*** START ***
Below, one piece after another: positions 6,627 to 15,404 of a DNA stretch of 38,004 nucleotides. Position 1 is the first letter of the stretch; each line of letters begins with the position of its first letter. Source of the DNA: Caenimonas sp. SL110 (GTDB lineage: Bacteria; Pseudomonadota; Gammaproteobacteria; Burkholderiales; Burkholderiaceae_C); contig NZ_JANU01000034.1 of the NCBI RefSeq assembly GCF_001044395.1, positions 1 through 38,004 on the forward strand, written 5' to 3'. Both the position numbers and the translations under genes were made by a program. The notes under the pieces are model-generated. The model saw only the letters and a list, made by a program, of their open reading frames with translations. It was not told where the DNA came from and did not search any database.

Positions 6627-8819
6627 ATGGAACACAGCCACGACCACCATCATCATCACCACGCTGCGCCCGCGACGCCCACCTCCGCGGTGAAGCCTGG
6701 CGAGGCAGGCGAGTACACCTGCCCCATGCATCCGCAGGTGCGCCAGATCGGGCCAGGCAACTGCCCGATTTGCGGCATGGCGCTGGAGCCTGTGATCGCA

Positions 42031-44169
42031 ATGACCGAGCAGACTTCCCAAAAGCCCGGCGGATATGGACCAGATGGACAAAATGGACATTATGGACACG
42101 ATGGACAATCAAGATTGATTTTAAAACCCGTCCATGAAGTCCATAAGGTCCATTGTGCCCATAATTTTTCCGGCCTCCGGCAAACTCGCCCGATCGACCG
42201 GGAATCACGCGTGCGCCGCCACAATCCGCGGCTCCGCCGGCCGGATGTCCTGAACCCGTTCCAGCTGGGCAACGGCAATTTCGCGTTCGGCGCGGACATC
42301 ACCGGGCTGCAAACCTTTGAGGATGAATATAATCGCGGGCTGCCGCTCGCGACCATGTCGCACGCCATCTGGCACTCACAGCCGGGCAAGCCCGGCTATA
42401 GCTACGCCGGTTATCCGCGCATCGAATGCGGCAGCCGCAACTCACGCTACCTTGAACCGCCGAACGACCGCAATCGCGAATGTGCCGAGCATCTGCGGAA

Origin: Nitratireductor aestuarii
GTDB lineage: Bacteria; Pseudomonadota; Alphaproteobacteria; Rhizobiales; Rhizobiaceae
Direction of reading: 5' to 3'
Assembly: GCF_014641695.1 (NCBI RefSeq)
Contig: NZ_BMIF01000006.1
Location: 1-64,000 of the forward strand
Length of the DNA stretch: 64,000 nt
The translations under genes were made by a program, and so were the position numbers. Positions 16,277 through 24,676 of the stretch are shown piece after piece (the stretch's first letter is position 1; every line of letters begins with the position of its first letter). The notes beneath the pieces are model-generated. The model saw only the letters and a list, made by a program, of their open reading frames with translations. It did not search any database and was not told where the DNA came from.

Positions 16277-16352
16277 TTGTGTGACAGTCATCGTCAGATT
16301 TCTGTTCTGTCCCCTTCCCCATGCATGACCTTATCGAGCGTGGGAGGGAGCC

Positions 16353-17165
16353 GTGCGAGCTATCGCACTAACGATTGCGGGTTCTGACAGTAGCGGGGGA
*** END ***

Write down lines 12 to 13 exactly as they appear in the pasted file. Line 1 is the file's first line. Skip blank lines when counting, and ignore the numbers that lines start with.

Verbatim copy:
GTDB lineage: Bacteria; Pseudomonadota; Alphaproteobacteria; Rhizobiales; Rhizobiaceae
Direction of reading: 5' to 3'